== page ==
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COMMENTARY: MPA’s Heal point system needs to be reconfigured or scrapped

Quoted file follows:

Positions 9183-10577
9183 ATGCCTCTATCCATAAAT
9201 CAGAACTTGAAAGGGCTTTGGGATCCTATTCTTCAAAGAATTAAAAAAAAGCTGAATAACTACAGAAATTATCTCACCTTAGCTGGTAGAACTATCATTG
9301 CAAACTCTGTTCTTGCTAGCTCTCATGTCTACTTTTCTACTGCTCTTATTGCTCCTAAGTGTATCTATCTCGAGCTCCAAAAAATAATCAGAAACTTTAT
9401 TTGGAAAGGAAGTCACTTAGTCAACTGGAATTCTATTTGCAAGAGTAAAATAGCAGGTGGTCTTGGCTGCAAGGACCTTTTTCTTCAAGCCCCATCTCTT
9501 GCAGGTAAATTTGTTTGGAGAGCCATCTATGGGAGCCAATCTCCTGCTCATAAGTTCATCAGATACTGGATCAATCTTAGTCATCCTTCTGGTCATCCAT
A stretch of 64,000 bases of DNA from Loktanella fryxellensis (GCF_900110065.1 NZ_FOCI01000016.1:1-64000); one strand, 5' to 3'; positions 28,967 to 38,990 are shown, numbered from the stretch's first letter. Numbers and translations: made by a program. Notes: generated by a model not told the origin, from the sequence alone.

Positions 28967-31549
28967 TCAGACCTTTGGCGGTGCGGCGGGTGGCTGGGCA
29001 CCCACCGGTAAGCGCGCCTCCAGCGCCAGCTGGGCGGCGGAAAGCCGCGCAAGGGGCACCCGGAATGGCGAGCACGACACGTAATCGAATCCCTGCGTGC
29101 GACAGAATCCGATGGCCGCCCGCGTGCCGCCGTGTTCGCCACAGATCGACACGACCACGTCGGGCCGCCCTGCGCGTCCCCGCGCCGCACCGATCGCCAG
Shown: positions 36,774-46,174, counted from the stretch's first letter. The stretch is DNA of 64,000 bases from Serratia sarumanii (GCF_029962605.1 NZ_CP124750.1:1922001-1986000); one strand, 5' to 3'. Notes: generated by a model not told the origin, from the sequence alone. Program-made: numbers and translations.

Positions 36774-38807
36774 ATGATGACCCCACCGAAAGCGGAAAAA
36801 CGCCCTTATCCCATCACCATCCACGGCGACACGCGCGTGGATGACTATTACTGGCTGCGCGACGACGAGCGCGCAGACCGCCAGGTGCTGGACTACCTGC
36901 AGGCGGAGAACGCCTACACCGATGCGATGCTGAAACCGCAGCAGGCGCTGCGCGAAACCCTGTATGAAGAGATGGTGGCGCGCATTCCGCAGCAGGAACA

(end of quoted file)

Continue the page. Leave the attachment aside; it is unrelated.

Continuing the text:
first_img Mike MandellMike Mandell is the sports editor at The Ellsworth American and Mount Desert Islander. He began working for The American in August 2016. You can reach him via email at [email protected] MPA approves golf, XC, field hockey, soccer; football, volleyball moved to spring – September 10, 2020 Ellsworth runners compete in virtual Boston Marathon – September 16, 2020 Latest posts by Mike Mandell (see all) Hospice volunteers help families navigate grief and find hope – September 12, 2020center_img Every two weeks, Mike Mandell gives his thoughts on the sports scene in Ellsworth, Hancock County and beyond.At the end of every regular season, athletes and coaches at certain schools all over Maine wait eagerly to know where they’ll go for their first playoff games. For those teams, June is an exciting month and a chance to compete for a state title.The playoffs, as we all know, are played with the end goal of crowning a champion. To do so, playoff brackets need starting points. In professional sports, these starting points are decided through divisional standings. In college sports, they’re decided through committees of people deemed to be “experts” on the teams in question. In high school sports, they can be either of the two — or anything in between.Some governing bodies in high school athletics use mathematical formulas to make this determination. The Maine Principals’ Association is one of these governing bodies, and it makes its calculations through what is known as the Heal point system. It’s a system that tries to adjust for the fact that some teams play more challenging schedules than other teams, which is a reasonable goal for any mathematical formula.In far too many instances, though, the system has produced results that don’t make sense. Teams that don’t deserve playoff spots are getting in ahead of teams that do because the system deems them to have played more difficult schedules. A look at how Heal points are calculated tells us why.This is placeholder textThis is placeholder textTo get its initial calculations, the Heal point system first calculates what’s known as the preliminary index. This index awards a team 42 points for a Class AA win, 40 for a Class A win, 38 for a class B win, 36 for a Class C win and 34 for a Class D win. The result is divided by the total number of games played.Let’s use the Bucksport softball team as an example. The Golden Bucks won all 16 games in the regular season this year. Twelve of those wins were against Class C teams, but Bucksport also had two wins over a Class B team and two over a Class D team. When we add those numbers and divide the result by 16, we’re left with a preliminary index of 36.That part makes sense, but here’s where it gets tricky: The method used to determine seeding is used by the tournament index rather than the preliminary index. To calculate the tournament index, we must add up the preliminary indices of every team it defeated and divide that number by the number of games the team played.By adding this step to the process, the Heal point system takes a turn for the worse. This is because the second adjustment that is made for strength of schedule causes the tournament index to overcorrect, a phenomenon that has recently produced bizarre results such as these:In softball, 4-10 Fort Kent earned the No. 8 seed ahead of 8-8 Washington Academy and 7-9 Calais in Class C North. This gave Fort Kent a home playoff game.In boys’ soccer, 5-7 Vinalhaven finished two spots ahead of 9-5 Searsport in Class D South. This forced Searsport to play against the No. 1 seed in the second round instead of the No. 2 seed.In baseball, 1-13 Machias finished ahead of 6-8 Ashland in Class D North and would likely have made the playoffs had it won another game.In girls’ tennis, 12-0 Orono finished as the No. 3 seed in Class C North and had to travel to the Canadian border for a match against No. 2 Fort Kent, which was 8-4.These are just a few examples of some of the headaches the current format has caused. In each of these cases, a team that deserved a higher seed was denied one because of the formula the Heal point system uses to generate its results.When a team is incorrectly seeded, it affects everyone. Not only does it help or hurt the team in question, but it also means other teams will get seeded higher or lower than they should be as a result of the mistake. The best teams should be getting easier roads to the finals, and the teams that sneak in by the skin of their teeth should be getting harder ones. With the current system, that’s not what’s happening.Ultimately, an evaluation must be made regarding how crucial a system that accounts for strength of schedule to level the playing field is. If such a system is deemed important, perhaps getting rid of the tournament index is a better option. Doing so would reward teams with tougher schedules without making win-loss records irrelevant in the process.If the Heal point system is going to stay, it should be changed to reward teams in a manner that can correctly determine which ones are most fit to compete for championships. That’s what the playoffs are about, and if the system used to generate playoff matchups isn’t accomplishing that, it isn’t serving its purpose at all. Latest Posts Biolast_img read more

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